Assessment of Profitability in Sugarcane Production Using Cost Benefit Analysis and Net Present Value Techniques in Kenya

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Date
2013
Authors
Ouma, V O
Wawire, N W O
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Abstract
Data on input levels,costs and output have been limited hence no accurate information on profitability of sugarcane farming in Kenya.This study sought to determine input levels, costs and profitability of sugarcane farming in Kenya using a model farm-Kibos and farmers practice in Nyando zone. The study was carried out at the Kenya Sugar Research Foundation (KESREF) farm Kibos from 2004-2009. Two varieties (N14 and Ken 82-216) were planted on a one hectare plot and managed through research recommendations. Input and output data (input levels, costs, output and prices on three harvests (plant crop and two ratoons) were recorded on pre-designed datasheet. Comparative data on the Nyando zone (farmers practice) was sourced from the KESREF sugarcane database.Economic techniques were used in and the performance of economic analysis:the Cost benefit analysis (CBA) or the benefit cost ratios B/C) and net present value (NPV) in the determination of profitability of sugarcane farming. The findings showed that the overall crop cycle realized 284 tons in the model farm which was better than Nyando at 210tons, giving 35% difference. The CBA showed that the cumulative cane production cost and net benefit added up to KES 329,089 and KES 294,311 respectively,while for the model farm the Nyando Zone had an overall cost of cane production of KES 242,362 and a net return of KES 167,138. When net benefits for the two sites were compared there was a difference ofKES 127,173 (76%). The B/C ratios were greater than one in both cases: 1.89 in Model farm and 1.69 in Nyando, an indication of better performance of the model farm.The NPV results for the model farm on the entire crop cycle showed that the returns were KES 173,648 after a five year period discounting as compared to the initial value of KES 294,311 and KES 132,998 after discounting from KES 167,138 in Nyando.The CBA and NPV techniques are equally important in analyzing profitability and should be used in complementarities as NPV incorporates the CBA.In order for the farmers to exploit the existing potential and maximize on their profits there is need for proper knowledge of optimal utilization ct.f resources, suitable choice of variety and adoption of cost reduction techniques (e.g. self cane development/financing) to lower cost/interests/fees on farm inputs. There is need for farmers to diversify their enterprises by including short term crops (e.g. beans) for quick proceeds while waiting for cane income which starts coming in two(l years).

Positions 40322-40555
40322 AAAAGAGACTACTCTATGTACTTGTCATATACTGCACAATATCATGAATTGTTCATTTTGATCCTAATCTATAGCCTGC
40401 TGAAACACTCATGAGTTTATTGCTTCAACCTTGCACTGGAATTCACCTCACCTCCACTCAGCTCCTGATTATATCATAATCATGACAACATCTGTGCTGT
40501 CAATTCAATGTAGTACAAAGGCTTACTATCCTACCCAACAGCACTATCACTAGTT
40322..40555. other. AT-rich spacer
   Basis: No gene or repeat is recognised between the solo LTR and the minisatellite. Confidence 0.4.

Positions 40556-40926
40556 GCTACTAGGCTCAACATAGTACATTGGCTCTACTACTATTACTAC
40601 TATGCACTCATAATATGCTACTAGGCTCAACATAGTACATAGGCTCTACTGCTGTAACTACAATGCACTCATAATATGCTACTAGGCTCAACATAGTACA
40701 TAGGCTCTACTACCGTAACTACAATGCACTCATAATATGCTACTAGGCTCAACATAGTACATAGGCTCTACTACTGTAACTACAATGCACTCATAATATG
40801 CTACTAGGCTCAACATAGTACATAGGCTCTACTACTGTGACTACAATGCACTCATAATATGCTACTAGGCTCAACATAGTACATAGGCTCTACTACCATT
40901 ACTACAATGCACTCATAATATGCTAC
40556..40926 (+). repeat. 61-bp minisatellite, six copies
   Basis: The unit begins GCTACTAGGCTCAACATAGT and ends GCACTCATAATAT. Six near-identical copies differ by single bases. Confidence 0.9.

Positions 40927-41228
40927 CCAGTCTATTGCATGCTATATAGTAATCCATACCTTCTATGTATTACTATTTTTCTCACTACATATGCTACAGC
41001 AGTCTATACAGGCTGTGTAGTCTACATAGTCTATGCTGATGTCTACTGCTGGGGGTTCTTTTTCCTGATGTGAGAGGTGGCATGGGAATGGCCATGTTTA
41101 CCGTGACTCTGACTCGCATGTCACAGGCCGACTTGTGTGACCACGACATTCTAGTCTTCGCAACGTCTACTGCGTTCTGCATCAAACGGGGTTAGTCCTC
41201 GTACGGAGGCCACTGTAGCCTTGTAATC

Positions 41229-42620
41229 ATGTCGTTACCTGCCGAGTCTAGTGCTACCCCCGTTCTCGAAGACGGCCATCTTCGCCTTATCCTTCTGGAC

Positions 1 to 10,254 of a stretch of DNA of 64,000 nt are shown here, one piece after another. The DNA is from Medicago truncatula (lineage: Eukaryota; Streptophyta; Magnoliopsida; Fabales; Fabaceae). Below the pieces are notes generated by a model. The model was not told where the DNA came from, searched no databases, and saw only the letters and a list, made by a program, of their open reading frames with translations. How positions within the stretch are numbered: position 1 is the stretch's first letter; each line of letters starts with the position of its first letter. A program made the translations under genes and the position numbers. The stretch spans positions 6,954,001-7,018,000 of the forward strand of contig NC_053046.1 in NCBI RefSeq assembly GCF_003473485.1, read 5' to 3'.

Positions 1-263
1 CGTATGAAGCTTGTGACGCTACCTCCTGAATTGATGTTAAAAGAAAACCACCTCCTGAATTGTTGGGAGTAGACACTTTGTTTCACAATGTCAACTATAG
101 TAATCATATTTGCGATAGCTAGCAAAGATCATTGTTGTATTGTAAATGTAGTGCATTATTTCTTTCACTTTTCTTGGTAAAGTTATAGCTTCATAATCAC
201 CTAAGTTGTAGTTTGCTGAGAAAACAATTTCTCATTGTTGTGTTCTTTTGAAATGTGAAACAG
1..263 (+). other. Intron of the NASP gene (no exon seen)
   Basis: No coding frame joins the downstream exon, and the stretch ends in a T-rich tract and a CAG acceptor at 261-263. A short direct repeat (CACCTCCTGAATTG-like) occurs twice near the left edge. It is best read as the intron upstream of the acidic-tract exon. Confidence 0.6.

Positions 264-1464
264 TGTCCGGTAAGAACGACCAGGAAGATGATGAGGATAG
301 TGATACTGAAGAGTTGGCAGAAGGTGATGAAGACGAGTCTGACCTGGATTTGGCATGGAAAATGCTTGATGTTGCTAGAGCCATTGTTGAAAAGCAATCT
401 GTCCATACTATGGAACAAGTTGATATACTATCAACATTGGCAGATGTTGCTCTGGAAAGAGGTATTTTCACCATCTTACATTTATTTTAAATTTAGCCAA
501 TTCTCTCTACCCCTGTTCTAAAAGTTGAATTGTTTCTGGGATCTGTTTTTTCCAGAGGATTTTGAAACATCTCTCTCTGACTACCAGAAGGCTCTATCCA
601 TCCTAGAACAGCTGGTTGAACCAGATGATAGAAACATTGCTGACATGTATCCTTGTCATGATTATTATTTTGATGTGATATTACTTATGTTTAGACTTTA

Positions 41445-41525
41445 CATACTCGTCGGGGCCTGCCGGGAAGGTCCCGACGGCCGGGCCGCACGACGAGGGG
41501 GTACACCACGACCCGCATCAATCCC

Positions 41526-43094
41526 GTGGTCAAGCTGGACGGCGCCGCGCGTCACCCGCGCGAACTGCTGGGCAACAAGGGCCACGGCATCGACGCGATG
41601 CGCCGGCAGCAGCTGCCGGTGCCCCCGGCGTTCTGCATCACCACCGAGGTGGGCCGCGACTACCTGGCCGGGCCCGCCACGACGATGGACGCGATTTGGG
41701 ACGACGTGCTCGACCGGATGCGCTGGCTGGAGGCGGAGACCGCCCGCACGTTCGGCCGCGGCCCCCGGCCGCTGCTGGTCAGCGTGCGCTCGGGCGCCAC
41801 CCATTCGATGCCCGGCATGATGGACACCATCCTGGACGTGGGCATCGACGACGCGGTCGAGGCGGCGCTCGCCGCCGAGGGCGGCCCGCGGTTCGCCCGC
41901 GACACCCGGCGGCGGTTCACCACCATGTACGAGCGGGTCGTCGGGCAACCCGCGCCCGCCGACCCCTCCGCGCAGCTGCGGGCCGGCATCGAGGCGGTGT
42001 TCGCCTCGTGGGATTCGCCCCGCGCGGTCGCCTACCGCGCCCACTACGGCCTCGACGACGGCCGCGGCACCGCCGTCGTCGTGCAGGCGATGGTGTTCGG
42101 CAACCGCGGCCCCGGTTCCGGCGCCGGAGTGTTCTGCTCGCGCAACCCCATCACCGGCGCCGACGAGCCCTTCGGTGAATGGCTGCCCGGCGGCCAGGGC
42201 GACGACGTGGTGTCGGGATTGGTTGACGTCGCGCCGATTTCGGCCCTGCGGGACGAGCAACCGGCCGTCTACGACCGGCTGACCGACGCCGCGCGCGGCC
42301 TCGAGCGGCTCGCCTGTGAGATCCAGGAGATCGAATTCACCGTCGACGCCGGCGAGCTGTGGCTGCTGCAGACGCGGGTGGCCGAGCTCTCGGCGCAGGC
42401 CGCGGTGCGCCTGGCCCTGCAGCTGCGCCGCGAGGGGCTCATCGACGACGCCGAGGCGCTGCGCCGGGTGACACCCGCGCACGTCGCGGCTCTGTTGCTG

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East African Agricultural And Forestry Journal, 79 (No 3), pp. 243-250
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